WASHINGTON - President Donald Trump is vowing to sign an executive order that would seek to end the right to U.S. citizenship for children born in the United States to noncitizens, a move most legal experts say runs afoul of the Constitution.
The action, which Trump previewed in a television clip broadcast Tuesday, would be the most aggressive by a president elected to office pledging to take a hard line on immigration, an issue he has revived in advance of next week's midterm elections.
"We're the only country in the world where a person comes in and has a baby, and the baby is essentially a citizen of the United States for 85 years with all of those benefits," Trump said during an interview with Axios scheduled to air as part of a new HBO series starting this weekend. "It's ridiculous. It's ridiculous. And it has to end."
Whether the move is legal, Trump seemed to welcome the controversy his comments ignited. The White House has been intent on stoking a debate over immigration as a way to motivate Trump's base to turn out for midterm elections in which Republicans risk losing the House.
In recent weeks, Trump has also repeatedly called attention to a migrant caravan making its way toward the U.S.-Mexico border, invoking it as a symbol of what he sees as wrong with the U.S. immigration system and blaming Democrats for a lack of action.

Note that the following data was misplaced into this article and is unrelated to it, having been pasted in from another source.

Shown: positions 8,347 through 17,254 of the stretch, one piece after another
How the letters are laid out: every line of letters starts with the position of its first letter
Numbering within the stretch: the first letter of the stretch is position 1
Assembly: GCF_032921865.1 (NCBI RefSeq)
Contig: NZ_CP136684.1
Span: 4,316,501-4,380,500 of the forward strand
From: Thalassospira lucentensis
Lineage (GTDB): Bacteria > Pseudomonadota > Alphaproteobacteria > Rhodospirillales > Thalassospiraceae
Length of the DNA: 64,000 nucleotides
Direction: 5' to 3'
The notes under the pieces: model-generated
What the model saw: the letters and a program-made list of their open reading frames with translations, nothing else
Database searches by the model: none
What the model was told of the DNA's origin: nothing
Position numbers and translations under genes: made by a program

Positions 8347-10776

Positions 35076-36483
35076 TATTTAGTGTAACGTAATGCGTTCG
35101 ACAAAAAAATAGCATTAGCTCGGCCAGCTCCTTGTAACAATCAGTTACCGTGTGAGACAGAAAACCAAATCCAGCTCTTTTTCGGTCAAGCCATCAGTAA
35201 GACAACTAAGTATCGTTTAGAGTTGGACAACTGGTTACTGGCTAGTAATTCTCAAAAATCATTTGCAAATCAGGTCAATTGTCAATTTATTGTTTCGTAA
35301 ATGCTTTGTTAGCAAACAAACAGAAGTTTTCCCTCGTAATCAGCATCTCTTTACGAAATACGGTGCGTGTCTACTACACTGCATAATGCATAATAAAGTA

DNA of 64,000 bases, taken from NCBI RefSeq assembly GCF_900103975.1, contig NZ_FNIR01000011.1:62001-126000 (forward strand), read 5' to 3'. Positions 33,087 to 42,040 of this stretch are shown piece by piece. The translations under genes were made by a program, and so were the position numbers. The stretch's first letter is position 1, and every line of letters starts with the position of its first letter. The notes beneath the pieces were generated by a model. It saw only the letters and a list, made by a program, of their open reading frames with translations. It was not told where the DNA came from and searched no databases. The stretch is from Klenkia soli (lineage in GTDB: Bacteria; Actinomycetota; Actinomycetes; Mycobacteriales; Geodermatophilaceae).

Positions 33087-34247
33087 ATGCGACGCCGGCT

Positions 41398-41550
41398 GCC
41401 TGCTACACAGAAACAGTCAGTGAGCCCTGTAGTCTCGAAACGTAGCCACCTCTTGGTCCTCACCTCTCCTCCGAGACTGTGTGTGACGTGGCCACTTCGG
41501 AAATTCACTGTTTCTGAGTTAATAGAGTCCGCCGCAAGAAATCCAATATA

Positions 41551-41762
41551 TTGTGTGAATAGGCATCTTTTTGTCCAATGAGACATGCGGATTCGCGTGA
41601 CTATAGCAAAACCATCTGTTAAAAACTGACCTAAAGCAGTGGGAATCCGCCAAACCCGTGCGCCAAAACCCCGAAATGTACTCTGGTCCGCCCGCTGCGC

Trump, who has long decried "anchor babies," said he has discussed ending birthright citizenship with his legal counsel and believes it can be accomplished with executive action, a view at odds with the opinions of most legal scholars.
"It was always told to me that you needed a constitutional amendment. Guess what? You don't," Trump told Axios.
When told that view is disputed, Trump asserted: "You can definitely do it with an act of Congress. But now they're saying I can do it just with an executive order."